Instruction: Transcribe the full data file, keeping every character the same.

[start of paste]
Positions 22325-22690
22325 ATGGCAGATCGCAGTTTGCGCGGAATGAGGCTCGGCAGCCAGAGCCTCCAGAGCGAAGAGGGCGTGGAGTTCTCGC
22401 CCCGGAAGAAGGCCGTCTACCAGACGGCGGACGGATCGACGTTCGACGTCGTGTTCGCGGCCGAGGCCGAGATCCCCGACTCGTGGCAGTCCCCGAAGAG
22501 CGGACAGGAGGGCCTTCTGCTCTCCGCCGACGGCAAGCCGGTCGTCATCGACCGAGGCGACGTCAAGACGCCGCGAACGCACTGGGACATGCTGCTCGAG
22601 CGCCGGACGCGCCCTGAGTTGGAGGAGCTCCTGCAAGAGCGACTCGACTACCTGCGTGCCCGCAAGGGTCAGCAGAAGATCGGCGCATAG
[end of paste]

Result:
Positions 22325-22690
22325 ATGGCAGATCGCAGTTTGCGCGGAATGAGGCTCGGCAGCCAGAGCCTCCAGAGCGAAGAGGGCGTGGAGTTCTCGC
22401 CCCGGAAGAAGGCCGTCTACCAGACGGCGGACGGATCGACGTTCGACGTCGTGTTCGCGGCCGAGGCCGAGATCCCCGACTCGTGGCAGTCCCCGAAGAG
22501 CGGACAGGAGGGCCTTCTGCTCTCCGCCGACGGCAAGCCGGTCGTCATCGACCGAGGCGACGTCAAGACGCCGCGAACGCACTGGGACATGCTGCTCGAG
22601 CGCCGGACGCGCCCTGAGTTGGAGGAGCTCCTGCAAGAGCGACTCGACTACCTGCGTGCCCGCAAGGGTCAGCAGAAGATCGGCGCATAG